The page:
an old woman stretches
her back on the draw of blinds and pulls it,
opens her shop. the morning clambers in, leaps
on the dust like microscopic cowboys
holding lanterns on their horses. the silence
riding her ears
when it stops at a light)
is the hollering
and pinging spit of cattlemen, who haven’t see a woman
like her since the railroad. since the river? she passes
one hand for the other, dreams
of washing dusty chaps in wooden buckets
until blisters emerge on her fingers like saddles.
i could have FIVE men like these on one hand! she thinks, and when
no one comes in but the light, she waits
for the hand-painted cups on her shelf
to start breaking.
i have a box of ammunition behind the counter, she says. i can be
of some use to you.
never has there been a shop
of such miserly antiques, who seem to sit as heavy as they can
in their places. and never have i seen a room filled
like this one, with light, with the reckless
placement of fragile things so close to all the exits.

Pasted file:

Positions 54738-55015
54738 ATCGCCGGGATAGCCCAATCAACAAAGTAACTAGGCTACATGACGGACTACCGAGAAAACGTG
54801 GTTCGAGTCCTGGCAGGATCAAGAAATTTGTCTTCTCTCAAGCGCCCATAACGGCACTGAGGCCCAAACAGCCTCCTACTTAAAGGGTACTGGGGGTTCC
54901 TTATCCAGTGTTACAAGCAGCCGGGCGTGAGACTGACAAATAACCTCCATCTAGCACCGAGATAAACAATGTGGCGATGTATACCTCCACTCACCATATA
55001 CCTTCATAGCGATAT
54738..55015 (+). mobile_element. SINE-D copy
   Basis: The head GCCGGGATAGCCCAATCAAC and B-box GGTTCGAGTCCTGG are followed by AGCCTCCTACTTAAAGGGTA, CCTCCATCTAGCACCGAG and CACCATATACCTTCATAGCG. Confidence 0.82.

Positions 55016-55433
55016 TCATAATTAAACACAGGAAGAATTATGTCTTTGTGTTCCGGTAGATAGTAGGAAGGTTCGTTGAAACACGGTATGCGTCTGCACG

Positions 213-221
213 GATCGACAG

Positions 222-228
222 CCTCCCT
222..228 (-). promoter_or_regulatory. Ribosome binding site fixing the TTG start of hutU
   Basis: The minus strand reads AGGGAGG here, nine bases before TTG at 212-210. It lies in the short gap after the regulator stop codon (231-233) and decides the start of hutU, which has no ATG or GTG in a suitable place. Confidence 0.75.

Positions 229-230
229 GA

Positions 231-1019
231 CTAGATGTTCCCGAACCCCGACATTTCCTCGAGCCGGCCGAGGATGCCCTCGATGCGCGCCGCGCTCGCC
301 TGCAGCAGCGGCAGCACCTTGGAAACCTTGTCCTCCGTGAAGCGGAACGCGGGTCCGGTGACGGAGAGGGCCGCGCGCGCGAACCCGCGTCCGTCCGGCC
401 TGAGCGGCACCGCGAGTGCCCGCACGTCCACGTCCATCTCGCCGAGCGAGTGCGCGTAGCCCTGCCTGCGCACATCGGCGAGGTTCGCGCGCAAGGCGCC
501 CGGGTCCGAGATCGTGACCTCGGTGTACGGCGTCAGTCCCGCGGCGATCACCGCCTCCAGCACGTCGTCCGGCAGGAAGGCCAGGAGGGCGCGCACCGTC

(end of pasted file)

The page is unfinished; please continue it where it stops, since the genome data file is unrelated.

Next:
i see my reflection in the open mouth
of the vanity, the little bit of me worth anything
being consumed, being absorbed into the whiteness
of a model’s shining teeth. and Adrienne,
the girl my age
now dreaming of men her own size. she has a face
of freckles like footprints, a face that reminds me
of wandering around forever
in a room I don’t want to leave.
i can be of some use
Britt Luttrell is a 24-year-old male person from Austin, Texas. He leads wilderness hikes for preschoolers and fears that he will never resemble the talent of a toddler’s mind for story. Hold up, you put a bonnet on the elephant seal in your basement?! Really?! He writes anyway. His favorite words are about vulnerability, bad decisions, resurfacing. So is his favorite anything.